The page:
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PCC’s Entry Level High Tech Training: Iranian finds path to employment
Photos and Story by James Hill
Iranian Seifollah Mojab, 50, of Northwest Portland just north of Beaverton, spent 12 years trying to immigrate to the United States. Three years ago, he was finally able to move his family to Oregon to escape the political turmoil of his home country.
“The goal was to save my family and put my family in a safe environment for a better future,” Mojab said. “I feel I did the correct thing.”
But he needed to find a job to support his family so he turned to PCC.
Mojab had been laid off from his first job here after just three months at a local plant manufacturing parts for Toyota cars. After taking the placement test, he spotted a flier advertising the Entry Level High Tech Skills Training Program. In 2008, he was accepted into the program, which lasted a mere seven weeks.
“It was very good training,” Mojab said. “This training helped me a lot to get familiar working in the U.S., especially in high tech field. I learned not only about the training, but also the industry and how to improve my skills in communications and how to help my family.”
The entry-level training is through PCC’s Washington County Workforce Development program and aims to help people gain employment in the high-tech sector. The Entry Level High Tech Skills Training Program is a partnership between Vanguard-EMS, Precision Wire Components, Axiom Electronics and ViaSystems. This program is financed in whole or in part with funds provided through Worksystems Inc., via the U.S. Department of Labor.
Read more about the history of the program and how the employers feel about it.
The training program gives students the opportunity to tour local high tech companies, gain math skills for manufacturing work, learn communication and teamwork skills, explore quality systems like lean manufacturing, gain instruction on basic hand tools such as calipers and micrometers, work in component identification, and get 20-hours of soldering.
Mojab was interviewed twice by Vanguard, at the beginning of the program during a group interview with the other companies, and at the end. The company knew him and so, when a previous student was leaving Vanguard, the company encouraged him to apply. He was hired as a staging associate, getting further on-the-job training to help him understand processing components while developing his English skills.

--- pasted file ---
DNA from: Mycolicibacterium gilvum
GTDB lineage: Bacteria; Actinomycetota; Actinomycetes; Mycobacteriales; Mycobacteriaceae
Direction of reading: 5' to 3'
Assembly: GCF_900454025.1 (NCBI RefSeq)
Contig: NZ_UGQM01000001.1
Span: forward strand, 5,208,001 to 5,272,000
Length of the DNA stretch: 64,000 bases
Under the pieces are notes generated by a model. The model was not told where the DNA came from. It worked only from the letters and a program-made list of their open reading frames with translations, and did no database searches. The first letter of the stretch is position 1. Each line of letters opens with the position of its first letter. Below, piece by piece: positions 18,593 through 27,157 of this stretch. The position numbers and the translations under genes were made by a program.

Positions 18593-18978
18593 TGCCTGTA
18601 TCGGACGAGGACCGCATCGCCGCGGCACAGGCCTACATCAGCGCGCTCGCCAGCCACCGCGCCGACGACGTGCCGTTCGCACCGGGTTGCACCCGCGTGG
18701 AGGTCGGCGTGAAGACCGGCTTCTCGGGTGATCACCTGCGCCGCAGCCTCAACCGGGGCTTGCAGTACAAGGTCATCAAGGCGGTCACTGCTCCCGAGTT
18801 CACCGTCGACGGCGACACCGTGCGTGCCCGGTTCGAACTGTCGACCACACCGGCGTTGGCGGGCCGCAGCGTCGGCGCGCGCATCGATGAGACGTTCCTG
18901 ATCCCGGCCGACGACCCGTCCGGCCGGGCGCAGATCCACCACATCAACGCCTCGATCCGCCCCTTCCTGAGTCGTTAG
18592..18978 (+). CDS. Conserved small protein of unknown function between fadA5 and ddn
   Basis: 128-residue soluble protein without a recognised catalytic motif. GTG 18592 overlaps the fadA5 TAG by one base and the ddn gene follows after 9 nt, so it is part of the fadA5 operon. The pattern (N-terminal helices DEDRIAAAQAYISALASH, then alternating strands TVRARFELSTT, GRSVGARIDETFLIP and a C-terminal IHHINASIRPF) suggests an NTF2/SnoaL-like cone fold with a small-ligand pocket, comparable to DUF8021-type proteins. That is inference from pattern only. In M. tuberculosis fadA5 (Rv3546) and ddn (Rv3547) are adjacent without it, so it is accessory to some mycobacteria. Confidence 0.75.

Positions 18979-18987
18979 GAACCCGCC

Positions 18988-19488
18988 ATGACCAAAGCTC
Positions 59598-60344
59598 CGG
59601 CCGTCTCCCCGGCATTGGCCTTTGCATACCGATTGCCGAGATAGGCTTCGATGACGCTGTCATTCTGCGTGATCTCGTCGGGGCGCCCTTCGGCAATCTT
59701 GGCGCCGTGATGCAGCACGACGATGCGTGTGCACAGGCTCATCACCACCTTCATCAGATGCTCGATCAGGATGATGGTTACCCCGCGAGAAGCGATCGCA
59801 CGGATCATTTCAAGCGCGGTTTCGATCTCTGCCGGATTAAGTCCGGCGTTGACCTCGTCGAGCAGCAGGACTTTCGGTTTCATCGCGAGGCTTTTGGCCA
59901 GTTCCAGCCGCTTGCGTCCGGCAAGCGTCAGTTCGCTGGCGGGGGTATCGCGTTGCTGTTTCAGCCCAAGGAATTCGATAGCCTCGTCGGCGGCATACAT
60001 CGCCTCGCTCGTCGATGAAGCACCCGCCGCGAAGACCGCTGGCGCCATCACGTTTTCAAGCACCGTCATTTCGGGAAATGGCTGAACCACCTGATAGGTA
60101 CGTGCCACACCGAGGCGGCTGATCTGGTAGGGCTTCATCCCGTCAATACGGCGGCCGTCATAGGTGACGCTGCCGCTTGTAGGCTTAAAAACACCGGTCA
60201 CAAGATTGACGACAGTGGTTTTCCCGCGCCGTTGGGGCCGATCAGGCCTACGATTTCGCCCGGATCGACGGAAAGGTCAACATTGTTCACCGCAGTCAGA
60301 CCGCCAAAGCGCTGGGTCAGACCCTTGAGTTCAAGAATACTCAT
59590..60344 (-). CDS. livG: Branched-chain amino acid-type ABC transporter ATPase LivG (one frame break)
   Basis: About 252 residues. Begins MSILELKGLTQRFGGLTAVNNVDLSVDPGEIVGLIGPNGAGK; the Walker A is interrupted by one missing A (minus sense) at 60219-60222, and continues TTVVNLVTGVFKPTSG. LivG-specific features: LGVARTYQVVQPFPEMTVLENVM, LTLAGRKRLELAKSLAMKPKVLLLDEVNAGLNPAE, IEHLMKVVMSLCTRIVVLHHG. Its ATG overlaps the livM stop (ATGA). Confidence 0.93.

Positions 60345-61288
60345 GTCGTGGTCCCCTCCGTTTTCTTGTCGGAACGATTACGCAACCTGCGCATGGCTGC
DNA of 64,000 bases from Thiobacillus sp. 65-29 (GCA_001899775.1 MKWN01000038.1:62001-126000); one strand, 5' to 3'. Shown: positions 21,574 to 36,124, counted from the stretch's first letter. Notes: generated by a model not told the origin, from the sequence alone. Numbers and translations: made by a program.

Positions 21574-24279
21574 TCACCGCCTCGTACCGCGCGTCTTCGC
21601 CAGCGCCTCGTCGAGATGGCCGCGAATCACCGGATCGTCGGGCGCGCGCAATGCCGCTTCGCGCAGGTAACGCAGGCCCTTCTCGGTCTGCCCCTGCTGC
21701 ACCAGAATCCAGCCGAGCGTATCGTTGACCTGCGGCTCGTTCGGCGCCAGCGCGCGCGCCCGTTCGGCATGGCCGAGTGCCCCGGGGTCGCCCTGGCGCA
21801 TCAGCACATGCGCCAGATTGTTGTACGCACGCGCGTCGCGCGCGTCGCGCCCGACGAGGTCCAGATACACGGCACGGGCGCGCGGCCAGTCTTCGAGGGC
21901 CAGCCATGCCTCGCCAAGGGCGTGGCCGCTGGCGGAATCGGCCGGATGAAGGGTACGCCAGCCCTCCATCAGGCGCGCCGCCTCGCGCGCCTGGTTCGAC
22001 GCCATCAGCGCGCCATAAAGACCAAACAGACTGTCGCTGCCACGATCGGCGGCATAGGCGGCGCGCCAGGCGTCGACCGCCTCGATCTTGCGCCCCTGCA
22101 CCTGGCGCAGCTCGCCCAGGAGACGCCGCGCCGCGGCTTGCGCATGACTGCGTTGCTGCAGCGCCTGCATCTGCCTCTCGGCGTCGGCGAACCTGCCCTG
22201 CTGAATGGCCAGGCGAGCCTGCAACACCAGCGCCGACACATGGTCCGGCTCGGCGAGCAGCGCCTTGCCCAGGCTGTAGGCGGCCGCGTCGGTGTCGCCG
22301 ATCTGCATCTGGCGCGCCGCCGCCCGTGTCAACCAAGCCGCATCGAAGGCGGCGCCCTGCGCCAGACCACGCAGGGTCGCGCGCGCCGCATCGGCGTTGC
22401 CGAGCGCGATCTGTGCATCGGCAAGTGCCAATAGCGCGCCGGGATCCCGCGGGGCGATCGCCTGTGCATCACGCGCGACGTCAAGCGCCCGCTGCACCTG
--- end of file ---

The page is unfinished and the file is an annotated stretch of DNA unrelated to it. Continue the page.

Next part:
As economic conditions worsened, Vanguard went through a round of layoffs and Mojab lost his job. But because of his job performance, his entry-level training and his positive attitude, they called him back to work after less than a month. This time, he received additional support from the company and was promoted to surface mount technology operator. This couldn’t have happened if Mojab hadn’t had the initial entry-level training at PCC.
“I focused on my job and then, if I got a question, I could ask anybody who could help me and they helped me a lot, especially my trainer,” he said. “She helped me learn in a very good way. Every day I learned more and more. It’s a very nice place here. Everything is very good.”
Now? Mojab and his family are doing well three years after moving from Iran. From having no job to gaining brief employment to suffering through several layoffs to having a solid job in the high-tech industry, Mojab is a success story illustrating what community colleges can do with business and industry.
“Now my daughter is 12 and my son is almost 18 and they are all successful, too,” he added. “I’m proud of them. They learn things really fast. My son jumped from high school to the early college program, studying aviation. (My entry-level training) affected my whole life. I’m too lucky to have seen that poster. If I didn’t see it I don’t know where I’d be right now.”